Ripple opens new office in Washington D.C. to woo policymakers

Blockchain payments firm Ripple has opened a new office in Washington D.C. with an eye for building closer ties with lawmakers.

The office would focus on educating policymakers on cryptocurrencies and blockchain technology, according to an announcement Tuesday.

Craig Phillips, former counselor to U.S. Treasury Secretary Steven Mnuchin, has joined Ripple’s board of directors to advise the firm on regulatory affairs. Phillips has over 35 years of experience, having worked as managing director at Morgan Stanley, BlackRock and Credit Suisse, according to his LinkedIn profile.

Ripple’s D.C. office has two more members with government backgrounds - Susan Friedman and Ron Hammond. Friedman joined Ripple as an international policy counsel from the Treasury, where she was an assistant secretary for international markets and in that capacity, she also acted as a senior advisor to the U.S. Commodity Futures Trading Commission (CFTC) chairman Heath Tarbert. Hammond joined Ripple as a manager of government relations. He was previously legislative assistant to U.S. Rep. Warren Davidson and worked on the Token Taxonomy Act, per the announcement.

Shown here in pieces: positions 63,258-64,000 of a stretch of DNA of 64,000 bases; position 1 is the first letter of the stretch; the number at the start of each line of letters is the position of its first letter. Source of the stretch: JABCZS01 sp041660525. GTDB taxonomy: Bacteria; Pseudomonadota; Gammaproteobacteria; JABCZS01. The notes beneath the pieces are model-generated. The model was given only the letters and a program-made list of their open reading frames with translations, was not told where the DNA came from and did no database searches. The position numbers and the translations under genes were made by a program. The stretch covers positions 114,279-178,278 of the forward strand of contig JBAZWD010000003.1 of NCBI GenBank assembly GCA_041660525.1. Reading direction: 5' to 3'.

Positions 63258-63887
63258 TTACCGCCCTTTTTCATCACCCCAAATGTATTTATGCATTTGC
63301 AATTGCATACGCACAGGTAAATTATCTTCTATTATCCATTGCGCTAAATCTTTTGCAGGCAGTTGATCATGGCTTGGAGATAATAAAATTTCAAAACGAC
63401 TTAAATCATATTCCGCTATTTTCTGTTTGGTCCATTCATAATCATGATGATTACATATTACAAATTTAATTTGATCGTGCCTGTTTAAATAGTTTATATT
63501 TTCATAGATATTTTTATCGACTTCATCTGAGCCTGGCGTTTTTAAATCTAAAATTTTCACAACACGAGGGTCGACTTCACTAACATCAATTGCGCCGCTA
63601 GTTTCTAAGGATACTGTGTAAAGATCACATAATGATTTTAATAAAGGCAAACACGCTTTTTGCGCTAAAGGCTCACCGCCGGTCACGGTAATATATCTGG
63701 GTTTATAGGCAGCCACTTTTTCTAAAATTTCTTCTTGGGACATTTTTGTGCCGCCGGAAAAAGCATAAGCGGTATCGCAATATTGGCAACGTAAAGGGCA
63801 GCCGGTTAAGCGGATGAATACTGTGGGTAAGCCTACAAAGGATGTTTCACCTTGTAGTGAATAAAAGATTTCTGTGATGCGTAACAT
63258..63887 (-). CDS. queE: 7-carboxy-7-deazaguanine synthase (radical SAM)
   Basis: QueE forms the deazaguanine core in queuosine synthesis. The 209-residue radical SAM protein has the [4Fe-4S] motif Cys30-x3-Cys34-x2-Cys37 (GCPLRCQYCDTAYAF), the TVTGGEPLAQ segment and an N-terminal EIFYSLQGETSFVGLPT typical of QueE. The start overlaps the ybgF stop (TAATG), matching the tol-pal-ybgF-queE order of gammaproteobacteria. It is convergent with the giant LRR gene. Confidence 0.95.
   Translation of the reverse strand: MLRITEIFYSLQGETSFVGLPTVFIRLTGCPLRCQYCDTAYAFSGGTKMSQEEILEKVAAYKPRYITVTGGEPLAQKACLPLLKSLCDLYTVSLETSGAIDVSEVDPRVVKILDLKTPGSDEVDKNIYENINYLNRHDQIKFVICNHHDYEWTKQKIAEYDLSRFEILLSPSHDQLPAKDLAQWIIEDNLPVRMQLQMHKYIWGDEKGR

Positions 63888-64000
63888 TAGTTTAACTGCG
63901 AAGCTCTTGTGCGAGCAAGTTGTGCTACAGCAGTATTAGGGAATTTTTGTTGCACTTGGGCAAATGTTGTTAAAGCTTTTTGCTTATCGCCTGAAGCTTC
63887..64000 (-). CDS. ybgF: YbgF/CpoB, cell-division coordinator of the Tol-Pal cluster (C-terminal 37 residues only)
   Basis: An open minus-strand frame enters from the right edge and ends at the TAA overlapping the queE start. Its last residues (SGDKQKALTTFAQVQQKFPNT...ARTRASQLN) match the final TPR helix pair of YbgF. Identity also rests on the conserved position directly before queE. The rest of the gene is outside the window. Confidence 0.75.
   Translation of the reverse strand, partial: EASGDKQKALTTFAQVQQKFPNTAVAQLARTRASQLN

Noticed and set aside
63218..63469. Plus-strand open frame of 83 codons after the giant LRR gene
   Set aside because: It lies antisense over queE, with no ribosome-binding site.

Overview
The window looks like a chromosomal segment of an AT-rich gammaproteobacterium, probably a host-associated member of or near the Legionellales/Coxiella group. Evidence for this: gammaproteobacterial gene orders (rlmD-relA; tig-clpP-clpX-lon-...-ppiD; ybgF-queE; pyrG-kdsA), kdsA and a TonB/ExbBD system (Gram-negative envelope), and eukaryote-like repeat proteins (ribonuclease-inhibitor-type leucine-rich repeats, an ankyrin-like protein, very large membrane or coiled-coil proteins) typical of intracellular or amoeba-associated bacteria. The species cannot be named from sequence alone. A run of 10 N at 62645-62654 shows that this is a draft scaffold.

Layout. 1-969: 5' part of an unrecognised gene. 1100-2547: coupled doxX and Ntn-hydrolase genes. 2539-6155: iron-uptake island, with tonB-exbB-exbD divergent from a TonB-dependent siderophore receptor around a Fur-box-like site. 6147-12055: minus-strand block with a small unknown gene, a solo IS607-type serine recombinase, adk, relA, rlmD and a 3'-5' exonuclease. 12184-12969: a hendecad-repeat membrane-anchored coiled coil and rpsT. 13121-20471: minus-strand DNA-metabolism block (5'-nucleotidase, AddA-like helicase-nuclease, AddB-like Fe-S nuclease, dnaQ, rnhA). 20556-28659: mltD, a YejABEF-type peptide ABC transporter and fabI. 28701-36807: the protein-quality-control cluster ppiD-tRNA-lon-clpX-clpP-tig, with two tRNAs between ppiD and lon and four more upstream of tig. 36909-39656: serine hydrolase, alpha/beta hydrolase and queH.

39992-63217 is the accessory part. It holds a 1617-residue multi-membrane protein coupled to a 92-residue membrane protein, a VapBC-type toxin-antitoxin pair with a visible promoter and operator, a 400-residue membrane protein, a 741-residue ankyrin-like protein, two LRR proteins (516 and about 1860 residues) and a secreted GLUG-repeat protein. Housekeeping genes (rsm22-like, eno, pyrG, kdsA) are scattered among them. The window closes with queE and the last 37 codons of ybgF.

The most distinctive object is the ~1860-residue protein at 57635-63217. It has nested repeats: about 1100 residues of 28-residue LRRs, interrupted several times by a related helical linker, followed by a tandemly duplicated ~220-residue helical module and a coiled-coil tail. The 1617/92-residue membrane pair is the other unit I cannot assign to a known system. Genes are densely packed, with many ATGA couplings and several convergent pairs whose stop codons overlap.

Ripple has also joined the Blockchain Association as a member, and the firm’s global head of government relations, Michelle Bond, will sit on the association’s board.